Cedar Elm

Ulmus crassifolia

Olmo, Scrub Elm, Lime Elm, Fall Elm

About This Plant

Sun or shade; deciduous. Cedar elm is tall, tough, and adaptable as to soil type; its small, rough leaves, twining branches, and oval canopy are easily recognized throughout south-central Texas. No other local elm flowers and sets seed in the fall; the leaves provide nice yellow fall color. Cedar elm tolerates both thin rocky soils and poorly drained clay, as well as urban conditions and root compaction; it is often employed as a street tree.

Origins: Southern U.S. to Mexico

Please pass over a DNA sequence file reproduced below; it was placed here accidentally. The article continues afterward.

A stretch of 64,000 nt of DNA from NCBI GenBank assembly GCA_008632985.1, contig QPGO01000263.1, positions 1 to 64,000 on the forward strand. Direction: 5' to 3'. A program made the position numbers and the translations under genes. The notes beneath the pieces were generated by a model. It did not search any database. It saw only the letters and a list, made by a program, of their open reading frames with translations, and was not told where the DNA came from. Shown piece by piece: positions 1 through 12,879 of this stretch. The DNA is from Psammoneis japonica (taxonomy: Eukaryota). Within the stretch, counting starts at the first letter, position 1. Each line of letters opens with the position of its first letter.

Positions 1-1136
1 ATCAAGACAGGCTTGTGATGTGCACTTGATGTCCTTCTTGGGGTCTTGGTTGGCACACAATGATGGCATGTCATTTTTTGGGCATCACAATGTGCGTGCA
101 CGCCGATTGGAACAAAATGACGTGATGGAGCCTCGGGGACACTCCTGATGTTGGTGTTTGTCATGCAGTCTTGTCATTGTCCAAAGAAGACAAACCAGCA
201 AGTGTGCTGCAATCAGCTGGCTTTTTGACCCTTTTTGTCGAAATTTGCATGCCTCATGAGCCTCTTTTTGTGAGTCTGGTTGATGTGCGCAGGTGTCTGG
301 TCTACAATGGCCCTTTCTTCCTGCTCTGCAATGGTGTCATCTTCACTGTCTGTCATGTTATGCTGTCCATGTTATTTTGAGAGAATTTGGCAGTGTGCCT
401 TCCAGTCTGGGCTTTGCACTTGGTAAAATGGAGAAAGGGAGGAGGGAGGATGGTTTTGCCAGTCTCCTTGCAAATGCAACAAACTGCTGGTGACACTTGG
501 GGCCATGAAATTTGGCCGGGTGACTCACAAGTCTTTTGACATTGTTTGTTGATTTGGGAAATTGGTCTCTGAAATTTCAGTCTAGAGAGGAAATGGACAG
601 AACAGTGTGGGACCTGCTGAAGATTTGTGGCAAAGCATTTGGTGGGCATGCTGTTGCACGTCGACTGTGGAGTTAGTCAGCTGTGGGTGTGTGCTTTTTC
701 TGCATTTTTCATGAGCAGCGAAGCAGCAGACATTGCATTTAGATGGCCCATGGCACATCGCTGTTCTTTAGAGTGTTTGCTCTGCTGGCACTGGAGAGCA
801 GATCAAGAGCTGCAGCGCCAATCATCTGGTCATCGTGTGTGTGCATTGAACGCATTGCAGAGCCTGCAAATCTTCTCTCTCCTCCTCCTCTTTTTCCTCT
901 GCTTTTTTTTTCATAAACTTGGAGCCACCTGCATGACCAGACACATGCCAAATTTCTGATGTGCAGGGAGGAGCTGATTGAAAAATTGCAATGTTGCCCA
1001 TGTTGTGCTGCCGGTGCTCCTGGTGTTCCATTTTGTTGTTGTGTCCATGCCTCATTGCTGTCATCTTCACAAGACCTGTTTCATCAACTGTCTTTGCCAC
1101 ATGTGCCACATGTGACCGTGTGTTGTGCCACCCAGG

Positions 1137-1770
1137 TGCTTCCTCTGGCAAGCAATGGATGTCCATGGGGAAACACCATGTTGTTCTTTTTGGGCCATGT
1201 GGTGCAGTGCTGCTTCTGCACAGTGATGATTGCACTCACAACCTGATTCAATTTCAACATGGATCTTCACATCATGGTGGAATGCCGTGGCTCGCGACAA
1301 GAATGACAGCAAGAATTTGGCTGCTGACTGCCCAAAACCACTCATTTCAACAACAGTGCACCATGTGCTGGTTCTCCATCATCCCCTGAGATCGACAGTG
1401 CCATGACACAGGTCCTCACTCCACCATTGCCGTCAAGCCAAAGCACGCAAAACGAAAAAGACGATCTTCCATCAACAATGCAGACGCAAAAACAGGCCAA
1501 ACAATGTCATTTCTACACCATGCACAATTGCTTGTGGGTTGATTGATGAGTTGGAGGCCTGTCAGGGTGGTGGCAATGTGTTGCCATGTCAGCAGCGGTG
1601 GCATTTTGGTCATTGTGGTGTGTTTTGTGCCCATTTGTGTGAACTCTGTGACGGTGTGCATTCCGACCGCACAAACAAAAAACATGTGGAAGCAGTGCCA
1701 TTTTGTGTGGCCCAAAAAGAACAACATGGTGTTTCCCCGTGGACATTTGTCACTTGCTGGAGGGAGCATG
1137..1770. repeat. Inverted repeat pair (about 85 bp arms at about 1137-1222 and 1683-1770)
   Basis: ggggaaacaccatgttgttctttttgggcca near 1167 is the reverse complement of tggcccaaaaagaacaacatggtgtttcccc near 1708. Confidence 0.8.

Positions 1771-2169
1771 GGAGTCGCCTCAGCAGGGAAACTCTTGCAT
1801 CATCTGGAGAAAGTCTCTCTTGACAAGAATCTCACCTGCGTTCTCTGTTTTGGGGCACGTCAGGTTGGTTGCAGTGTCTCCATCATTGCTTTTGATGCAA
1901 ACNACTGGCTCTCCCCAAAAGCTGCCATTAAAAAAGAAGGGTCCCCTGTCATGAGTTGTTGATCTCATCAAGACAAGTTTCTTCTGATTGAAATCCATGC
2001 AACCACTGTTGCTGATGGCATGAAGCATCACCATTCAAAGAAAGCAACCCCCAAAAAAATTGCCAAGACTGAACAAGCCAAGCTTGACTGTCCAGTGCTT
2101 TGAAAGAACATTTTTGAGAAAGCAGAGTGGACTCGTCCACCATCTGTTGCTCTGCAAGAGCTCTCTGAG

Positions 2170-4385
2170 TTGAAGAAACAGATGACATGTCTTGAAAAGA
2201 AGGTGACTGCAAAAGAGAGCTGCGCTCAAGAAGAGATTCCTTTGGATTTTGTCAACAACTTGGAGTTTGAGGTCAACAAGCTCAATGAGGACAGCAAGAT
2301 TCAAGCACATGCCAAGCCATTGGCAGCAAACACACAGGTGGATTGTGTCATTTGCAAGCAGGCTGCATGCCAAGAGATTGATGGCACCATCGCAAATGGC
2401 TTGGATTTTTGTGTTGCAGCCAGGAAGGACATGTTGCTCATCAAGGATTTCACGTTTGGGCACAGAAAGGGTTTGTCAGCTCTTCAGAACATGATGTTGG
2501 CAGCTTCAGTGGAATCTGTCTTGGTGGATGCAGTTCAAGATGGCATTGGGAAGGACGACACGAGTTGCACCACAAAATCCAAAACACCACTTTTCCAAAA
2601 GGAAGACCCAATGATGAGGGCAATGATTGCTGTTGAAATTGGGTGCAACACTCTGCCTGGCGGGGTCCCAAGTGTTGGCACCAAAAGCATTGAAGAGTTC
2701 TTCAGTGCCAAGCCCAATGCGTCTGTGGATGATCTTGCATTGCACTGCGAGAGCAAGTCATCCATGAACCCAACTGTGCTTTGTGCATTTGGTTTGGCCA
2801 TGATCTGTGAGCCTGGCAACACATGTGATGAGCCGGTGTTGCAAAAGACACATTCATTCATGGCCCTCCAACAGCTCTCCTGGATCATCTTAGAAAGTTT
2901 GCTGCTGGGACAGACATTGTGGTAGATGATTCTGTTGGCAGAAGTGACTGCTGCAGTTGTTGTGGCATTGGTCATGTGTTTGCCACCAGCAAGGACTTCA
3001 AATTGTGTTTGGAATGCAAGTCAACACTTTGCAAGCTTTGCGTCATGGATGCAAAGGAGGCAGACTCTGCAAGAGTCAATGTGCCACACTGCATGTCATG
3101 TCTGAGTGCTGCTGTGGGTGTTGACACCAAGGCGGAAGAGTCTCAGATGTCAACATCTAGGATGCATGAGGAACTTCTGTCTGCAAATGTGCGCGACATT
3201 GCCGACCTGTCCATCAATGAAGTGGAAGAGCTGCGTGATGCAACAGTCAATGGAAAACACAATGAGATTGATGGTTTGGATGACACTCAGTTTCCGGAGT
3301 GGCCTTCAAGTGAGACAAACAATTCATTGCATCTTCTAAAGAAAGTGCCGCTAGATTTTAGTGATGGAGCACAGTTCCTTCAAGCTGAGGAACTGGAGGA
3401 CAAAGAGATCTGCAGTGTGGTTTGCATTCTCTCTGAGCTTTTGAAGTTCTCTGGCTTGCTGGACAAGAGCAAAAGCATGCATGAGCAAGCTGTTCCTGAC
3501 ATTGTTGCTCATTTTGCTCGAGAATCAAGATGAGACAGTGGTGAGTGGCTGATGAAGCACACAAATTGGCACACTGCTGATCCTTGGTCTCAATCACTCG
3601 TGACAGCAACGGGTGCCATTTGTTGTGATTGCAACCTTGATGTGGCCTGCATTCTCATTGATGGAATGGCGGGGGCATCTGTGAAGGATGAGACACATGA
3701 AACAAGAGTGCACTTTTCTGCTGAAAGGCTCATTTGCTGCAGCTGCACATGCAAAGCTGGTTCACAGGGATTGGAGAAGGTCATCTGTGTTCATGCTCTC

Pruning helps to maintain a healthy specimen, especially around cars and close to buildings; cedar elm tends to drop branches during high winds. Focus on minimizing the number of dead, damaged, or rubbing limbs and removing co-dominant branching. As with any tree, remove no more than 25% of the canopy during any five-year cycle.

A nicely-shaped shade tree, well-adapted to the challenges of local soil types.

Min. Height: 45'

Max Height: 50 feet'

Min. Width: 30'

Max Width: 40 feet'

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